Wednesday, February 28, 2007

Holy Rat Snackers
When KFC launched its new Catholic Snacker Lenten fish sandwich recently, its PR team audaciously asked Pope Benedict XVI for his endorsement. The company had the chutzpah to ask the pontiff for a papal blessing, claiming, "the new sandwich could make it easier and more affordable for Catholics to observe the tenets of their faith." Never mind that the point of avoiding meat during Lent is to sacrifice in order to identify with Jesus' suffering, not to cram little fried squares of processed pollock down one's piehole. Meanwhile, KFC probably hopes the Vatican's Internet connection was down last week because YouTube was busting at the seams with video clips of a rat-infested KFC/Taco Bell store in New York City. The video showed morbidly obese trans-rats crawling all over the closed store's furniture, counters, and floors, snacking on extra crispy droppings left behind by customers and employees, to the delight of NYC TV news anchors. Shocked! Those anchors were shocked! Perhaps they shouldn't be too quick to judge, though. After all, KFC was using a slow-acting poison on those rats: its menu items.

Wednesday, February 21, 2007

Damn that traffic jam
A new study shows that children who live near a major highway are more likely to develop asthma and other respiratory diseases than kids who don't. No big shocker there. Anyone who's ever had to change a tire on the interstate can tell you that trying to breathe there is like trying to inhale inside one of Tommy Chong's lungs. But the University of Southern California study also showed that living within a third of a mile of a freeway substantially stunted the actual lung development of children. And proximity is a huge factor: Children 18 years old who'd lived near the freeway since age 10 had substantially reduced lung capacity compared to children who lived only a few hundred meters farther away. Because kids' lungs are typically finished growing by age 18, the reduced capacity is probably lifelong and increases the likelihood for heart disease, emphysema, bronchitis, asthma, and the chances that they'll break into a wet, hacking cough trying to yell over the highway noise. USC found similar results in 2004 when a study showed that teenagers growing up in smoggy areas are five times more likely to have clinically low lung function compared to teens in low-pollution areas. And that's before they even hit their prime smoking years.

Sunday, February 18, 2007

Putting the one in every 1
Last week, the James Graham Brown Foundation got out its fat wallet and ponied up a sweet $1 million to support the local literacy program "Every 1 Reads." Every 1 Reads trains volunteer tutors from the community to spend a half hour per week reading with Jefferson County Public Schools students. The program hopes to train 10,000 volunteers to tutor kids who read below their grade level, plus 2000 more volunteers to work with high school students, in the hopes that all of the district's 97,000 students will read at grade level and, one hopes, stop that annoying instant-messaging trend of spelling words with numerals. You know, like in "Every 1 Reads."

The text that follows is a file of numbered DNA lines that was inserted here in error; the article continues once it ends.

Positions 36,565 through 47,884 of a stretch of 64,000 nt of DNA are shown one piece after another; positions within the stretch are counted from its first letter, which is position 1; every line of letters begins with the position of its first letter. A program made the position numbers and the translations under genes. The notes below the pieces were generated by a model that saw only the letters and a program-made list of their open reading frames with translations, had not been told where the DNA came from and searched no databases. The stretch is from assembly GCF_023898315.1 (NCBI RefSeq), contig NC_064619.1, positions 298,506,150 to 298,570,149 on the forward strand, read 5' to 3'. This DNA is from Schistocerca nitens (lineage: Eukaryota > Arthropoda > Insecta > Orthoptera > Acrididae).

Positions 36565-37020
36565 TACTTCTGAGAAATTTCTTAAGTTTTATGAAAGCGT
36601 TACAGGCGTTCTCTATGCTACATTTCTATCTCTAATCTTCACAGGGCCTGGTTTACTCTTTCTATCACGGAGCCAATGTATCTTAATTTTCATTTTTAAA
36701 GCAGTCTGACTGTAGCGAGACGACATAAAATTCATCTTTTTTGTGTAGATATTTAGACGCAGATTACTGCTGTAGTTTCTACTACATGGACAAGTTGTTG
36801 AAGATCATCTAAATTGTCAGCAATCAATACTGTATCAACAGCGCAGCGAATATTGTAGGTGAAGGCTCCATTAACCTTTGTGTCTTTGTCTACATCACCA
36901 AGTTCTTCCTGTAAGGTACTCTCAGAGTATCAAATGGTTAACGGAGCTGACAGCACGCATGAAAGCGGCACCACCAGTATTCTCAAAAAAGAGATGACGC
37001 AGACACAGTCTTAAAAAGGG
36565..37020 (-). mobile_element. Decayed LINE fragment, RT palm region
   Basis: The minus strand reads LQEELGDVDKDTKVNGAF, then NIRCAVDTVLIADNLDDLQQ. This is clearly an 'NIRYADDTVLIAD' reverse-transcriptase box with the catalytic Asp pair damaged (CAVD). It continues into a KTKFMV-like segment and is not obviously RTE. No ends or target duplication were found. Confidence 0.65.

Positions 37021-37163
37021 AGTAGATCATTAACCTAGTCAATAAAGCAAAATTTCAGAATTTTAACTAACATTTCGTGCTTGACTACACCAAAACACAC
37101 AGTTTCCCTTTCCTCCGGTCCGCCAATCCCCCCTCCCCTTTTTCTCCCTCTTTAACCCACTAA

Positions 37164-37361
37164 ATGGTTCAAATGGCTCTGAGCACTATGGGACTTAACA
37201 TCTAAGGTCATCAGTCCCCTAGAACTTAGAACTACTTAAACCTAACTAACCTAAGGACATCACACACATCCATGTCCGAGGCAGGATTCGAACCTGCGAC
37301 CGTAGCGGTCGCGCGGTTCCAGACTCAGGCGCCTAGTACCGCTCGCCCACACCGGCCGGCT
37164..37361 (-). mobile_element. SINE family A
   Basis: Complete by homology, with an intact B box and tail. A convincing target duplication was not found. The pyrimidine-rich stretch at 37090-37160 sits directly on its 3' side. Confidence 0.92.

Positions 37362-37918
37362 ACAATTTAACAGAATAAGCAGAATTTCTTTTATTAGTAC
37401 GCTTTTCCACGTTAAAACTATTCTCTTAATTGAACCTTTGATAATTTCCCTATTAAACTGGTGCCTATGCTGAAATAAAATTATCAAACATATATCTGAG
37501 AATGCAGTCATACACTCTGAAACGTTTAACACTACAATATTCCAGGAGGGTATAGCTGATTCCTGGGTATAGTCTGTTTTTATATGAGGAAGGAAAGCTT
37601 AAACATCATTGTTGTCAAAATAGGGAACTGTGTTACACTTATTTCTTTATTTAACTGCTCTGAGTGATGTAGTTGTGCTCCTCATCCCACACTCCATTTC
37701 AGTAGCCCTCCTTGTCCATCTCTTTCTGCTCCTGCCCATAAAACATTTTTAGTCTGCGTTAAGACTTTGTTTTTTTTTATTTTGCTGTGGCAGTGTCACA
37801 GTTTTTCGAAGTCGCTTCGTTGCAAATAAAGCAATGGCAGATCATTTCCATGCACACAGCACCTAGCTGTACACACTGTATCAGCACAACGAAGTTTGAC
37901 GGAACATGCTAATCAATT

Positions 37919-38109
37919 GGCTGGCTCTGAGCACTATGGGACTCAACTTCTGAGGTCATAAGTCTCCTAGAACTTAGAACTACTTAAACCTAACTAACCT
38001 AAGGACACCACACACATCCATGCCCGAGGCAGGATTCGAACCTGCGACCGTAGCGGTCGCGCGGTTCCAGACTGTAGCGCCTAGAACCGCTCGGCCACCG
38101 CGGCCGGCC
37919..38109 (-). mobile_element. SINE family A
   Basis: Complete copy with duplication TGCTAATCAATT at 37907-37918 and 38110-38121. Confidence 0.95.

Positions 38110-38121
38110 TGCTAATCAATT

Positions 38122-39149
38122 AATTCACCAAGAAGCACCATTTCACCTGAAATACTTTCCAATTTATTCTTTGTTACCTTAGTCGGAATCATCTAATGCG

Do you know how to read? (Hint: if you're reading this, the answer is "yes.") If so, you can help by visiting Every 1 Reads and signing up to volunteer. Training sessions are going on all the time, all around Louisville. Not only is it a rewarding and enjoyable way to volunteer, but you might help some kid grow up and explain to JCPS and local officials how to spell "everyone."

Wednesday, February 14, 2007

Dam the bad luck
Each January, it's a local tradition to spill a massive amount of some harmful substance into the Ohio river from a barge. Last year's pièce de résistance was 800,000 gallons of liquid asphalt. This year's spill was a more-subtle 3000 tons of liquid fertilizer (perhaps to encourage something to grow through a crack in the asphalt). On January 16, this year's barge not only dumped its cargo but got stuck in a gate of the McAlpine Dam, where it has been toying with Army Corps of Engineers salvage crews ever since. When acetylene torches wouldn't cut the barge free, the Corps decided to be a little less "Engineer" and a little more "Army" and blast the vessel free. KABLAMMY! The Corps blasted several 15-pound explosives, finally breaking the barge into two pieces. In a triumph of near-Iraq-war proportions, the Corps can boast that it no longer has a barge stuck in the McAlpine Dam. It has two.